“It’s sad and beautiful how a few hours can come to stand for the many others that never were. One looks back and holds up a handful of hours to prove, ‘That was what it was, it was so perfect,’ in spite of what one knows, in spite of all the other days that came before and after.”
Mabel Dagmar, a scholarship student at a prestigious East Coast college, is invited by her blue-blooded roommate, Genevra “Ev” Winslow, to spend an unexpected and swanky summer at the Winslow family’s Vermont estate, Bittersweet. Enthralled by privilege and family scandal, Mabel revels in the luxurious life. But, as expected, when there’s money, there’s dark secrets– and Mabel finds herself neck deep in uncovering what exactly the Winslows have done to preserve their power.
Bittersweet is the kind of novel that screams intrigue and plot disasters waiting to happen. On the surface it’s a dark, thrilling story with a few unexpected twists and turns, but once deeper, it sounds all too familiar.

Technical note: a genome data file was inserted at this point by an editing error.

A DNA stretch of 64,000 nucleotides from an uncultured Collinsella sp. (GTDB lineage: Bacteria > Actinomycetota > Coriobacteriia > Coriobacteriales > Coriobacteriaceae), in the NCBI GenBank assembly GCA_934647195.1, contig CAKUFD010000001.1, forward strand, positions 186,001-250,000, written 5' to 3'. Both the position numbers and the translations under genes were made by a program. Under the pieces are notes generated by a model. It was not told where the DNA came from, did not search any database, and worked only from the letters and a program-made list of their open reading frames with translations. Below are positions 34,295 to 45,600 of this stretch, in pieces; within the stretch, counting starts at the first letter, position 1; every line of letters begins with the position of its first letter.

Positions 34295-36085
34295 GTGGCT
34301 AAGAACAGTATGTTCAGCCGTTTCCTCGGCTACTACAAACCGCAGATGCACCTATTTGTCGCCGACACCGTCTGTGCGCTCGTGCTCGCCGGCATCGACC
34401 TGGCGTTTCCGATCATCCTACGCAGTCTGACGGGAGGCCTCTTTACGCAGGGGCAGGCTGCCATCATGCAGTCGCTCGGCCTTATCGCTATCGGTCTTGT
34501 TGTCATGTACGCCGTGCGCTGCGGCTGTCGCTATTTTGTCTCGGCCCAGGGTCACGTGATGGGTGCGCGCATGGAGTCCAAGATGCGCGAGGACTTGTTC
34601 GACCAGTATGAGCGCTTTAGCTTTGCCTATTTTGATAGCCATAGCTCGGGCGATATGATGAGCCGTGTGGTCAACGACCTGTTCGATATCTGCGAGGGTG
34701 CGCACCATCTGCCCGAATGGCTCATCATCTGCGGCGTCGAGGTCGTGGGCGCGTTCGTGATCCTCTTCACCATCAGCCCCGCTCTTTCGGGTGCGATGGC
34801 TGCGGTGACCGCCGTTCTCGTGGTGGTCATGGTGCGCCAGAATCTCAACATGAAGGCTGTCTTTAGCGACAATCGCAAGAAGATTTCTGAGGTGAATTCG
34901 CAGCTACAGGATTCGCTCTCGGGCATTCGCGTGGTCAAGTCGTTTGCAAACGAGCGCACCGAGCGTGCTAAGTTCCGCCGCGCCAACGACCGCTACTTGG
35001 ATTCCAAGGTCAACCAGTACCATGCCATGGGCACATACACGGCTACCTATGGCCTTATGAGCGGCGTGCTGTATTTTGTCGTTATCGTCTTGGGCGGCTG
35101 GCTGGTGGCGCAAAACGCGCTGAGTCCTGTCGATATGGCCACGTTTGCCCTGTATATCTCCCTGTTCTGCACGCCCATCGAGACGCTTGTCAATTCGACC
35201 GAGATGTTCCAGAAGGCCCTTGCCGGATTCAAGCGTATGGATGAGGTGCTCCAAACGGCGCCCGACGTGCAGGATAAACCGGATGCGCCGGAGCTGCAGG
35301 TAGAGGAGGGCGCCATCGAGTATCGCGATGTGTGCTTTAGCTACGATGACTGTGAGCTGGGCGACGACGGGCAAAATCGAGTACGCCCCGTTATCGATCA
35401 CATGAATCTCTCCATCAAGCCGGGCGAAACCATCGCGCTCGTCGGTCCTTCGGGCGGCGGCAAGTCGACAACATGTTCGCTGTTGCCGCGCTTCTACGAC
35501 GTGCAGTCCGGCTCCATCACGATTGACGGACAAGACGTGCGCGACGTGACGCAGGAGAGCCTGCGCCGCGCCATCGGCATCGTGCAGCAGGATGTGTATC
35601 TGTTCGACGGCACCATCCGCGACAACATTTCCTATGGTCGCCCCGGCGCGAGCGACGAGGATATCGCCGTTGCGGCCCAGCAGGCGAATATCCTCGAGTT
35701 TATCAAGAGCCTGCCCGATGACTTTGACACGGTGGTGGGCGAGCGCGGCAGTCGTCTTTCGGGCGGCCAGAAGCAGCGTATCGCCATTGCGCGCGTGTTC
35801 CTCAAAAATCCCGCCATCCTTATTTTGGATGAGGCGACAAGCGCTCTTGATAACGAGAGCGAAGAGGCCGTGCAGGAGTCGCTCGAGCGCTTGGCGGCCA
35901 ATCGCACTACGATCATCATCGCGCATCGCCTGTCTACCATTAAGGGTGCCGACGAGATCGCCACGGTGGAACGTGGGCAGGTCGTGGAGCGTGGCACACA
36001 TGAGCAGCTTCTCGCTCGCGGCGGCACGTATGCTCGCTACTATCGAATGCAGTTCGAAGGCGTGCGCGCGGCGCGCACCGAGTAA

The mystery plot was sloppily put together– drawn out, unevenly paced– which was unfortunate because I thought that the author had some true talent with words. At times there was a pleasant eloquence to the writing that pulled my interest and made the read go by faster.
I was impressed by the thought behind Bittersweet. It had a dark and mysterious appeal, but a less than appealing narrator that turned the novel more bitter than sweet. Mabel was everything a narrator shouldn’t be. She was boring, whiny, and stereotypical. She had no redeeming qualities nor does she emerge from the novel any more bearable than in the beginning. To me, the narrator makes the story, and “special snowflake” Mabel ruined it.
The novel did have a cinematic feel for the story. Maybe it would do better on screen. Without Mabel.
I received a free copy of this book from Blogging for Books in exchange for an honest review.